Daily Market Report 18/02/2013

Retails sales data from Friday once again illustrate the unflattering state of the British economy and will no doubt reignite fears that the UK is headed for a triple dip recession.

Sales figures fell 0.6% for January against expectations of a 0.5% increase. One of the main factors behind the slump in sales stemmed from food sales, which were 1.6% lower in January, with grocers attributing the fall to the poor weather conditions we saw at the end of the month. However, the poor figures cannot solely be caused by adverse weather conditions. With inflation above the targeted 2% for much of the past four years and an environment of little earnings growth, consumer purchasing power remains under pressure with households presumably limiting their spending habits.

Eurostat revealed on Friday that euro zone trade surplus was €11.7bln in December, lower than an expected rise to €13.1bln, dampening demand for the single bloc currency.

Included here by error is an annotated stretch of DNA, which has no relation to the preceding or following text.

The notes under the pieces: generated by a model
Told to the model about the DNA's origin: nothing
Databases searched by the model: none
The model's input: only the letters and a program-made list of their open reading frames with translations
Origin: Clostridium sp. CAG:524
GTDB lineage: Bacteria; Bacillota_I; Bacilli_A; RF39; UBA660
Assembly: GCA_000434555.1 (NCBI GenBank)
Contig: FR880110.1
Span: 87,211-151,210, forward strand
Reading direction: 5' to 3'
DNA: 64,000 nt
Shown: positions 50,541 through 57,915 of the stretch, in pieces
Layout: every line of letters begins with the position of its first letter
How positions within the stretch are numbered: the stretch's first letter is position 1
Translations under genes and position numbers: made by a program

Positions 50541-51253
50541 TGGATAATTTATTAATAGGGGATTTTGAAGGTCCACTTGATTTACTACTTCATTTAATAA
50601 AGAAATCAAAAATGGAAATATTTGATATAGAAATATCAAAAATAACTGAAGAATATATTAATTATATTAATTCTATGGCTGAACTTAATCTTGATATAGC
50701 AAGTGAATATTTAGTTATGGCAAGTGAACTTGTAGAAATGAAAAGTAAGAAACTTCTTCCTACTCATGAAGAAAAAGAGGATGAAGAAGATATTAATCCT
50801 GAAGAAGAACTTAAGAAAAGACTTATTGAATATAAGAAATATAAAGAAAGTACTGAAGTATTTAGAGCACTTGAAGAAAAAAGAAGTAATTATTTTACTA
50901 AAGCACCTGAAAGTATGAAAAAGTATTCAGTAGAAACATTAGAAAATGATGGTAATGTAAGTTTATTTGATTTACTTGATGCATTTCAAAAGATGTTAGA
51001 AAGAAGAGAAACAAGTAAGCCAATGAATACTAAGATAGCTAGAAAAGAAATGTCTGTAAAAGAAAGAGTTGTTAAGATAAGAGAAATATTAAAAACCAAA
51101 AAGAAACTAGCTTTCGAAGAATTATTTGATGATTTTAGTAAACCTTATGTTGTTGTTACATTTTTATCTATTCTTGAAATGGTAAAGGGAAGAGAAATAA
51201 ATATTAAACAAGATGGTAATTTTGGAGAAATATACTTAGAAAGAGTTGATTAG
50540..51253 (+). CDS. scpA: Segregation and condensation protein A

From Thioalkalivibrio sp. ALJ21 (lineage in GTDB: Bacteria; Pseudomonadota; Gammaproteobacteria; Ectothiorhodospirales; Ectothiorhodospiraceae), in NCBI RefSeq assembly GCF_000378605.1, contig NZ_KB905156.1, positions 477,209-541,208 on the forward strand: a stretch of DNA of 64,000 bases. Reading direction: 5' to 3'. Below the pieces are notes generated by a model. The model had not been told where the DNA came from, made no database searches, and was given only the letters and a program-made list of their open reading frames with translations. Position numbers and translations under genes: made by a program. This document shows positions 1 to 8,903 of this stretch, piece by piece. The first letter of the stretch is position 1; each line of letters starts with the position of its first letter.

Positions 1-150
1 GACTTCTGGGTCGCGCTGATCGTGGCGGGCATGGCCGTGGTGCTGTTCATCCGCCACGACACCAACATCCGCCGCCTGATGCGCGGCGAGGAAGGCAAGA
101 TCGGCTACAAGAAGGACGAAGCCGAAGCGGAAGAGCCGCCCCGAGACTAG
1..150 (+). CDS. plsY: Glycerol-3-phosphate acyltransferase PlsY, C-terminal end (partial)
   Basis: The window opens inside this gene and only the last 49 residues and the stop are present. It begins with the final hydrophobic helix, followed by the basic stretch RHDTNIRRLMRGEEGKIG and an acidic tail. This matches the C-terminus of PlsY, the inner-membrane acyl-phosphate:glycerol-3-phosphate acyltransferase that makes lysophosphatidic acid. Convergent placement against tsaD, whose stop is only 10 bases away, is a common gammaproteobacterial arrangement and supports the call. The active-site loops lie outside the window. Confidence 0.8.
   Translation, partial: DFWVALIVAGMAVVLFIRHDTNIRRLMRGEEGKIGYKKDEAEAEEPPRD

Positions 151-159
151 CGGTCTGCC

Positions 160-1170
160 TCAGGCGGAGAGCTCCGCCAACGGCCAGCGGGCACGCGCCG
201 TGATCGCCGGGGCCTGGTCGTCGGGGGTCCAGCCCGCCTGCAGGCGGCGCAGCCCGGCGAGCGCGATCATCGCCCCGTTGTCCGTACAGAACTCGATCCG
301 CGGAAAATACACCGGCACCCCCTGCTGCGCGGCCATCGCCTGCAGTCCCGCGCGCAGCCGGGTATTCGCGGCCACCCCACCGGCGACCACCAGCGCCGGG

Manufacturing shipments in Canada fell dramatically to 3.1%, far lower than an expected fall of 0.8%. Investors used this data as a reason to sell the Canadian dollar and lock in profits against the currency’s recent gains against the pound.

Data from the US showed that industrial production fell 0.1% in January against an expected rise of 0.2%, weighed down by weak manufacturing and mining.  However US consumer sentiment improved unexpectedly in February, with the optimism amongst households buoyed by signs of increased job hiring.

Data released this morning have shown that property prices in the UK only rose by 1.1%, less than the previous figure of a rise of 2.4%, causing the pound to weaken in early European trade. With the US markets closed for Presidents day and very little economic data due for release, markets will be expected to remain fairly quiet.

Key Announcements:

9.00am – EUR – Current Account: Expected to decrease to €13.6bln.

23.50pm – JPY – BoJ Monetary Policy Meeting Minutes.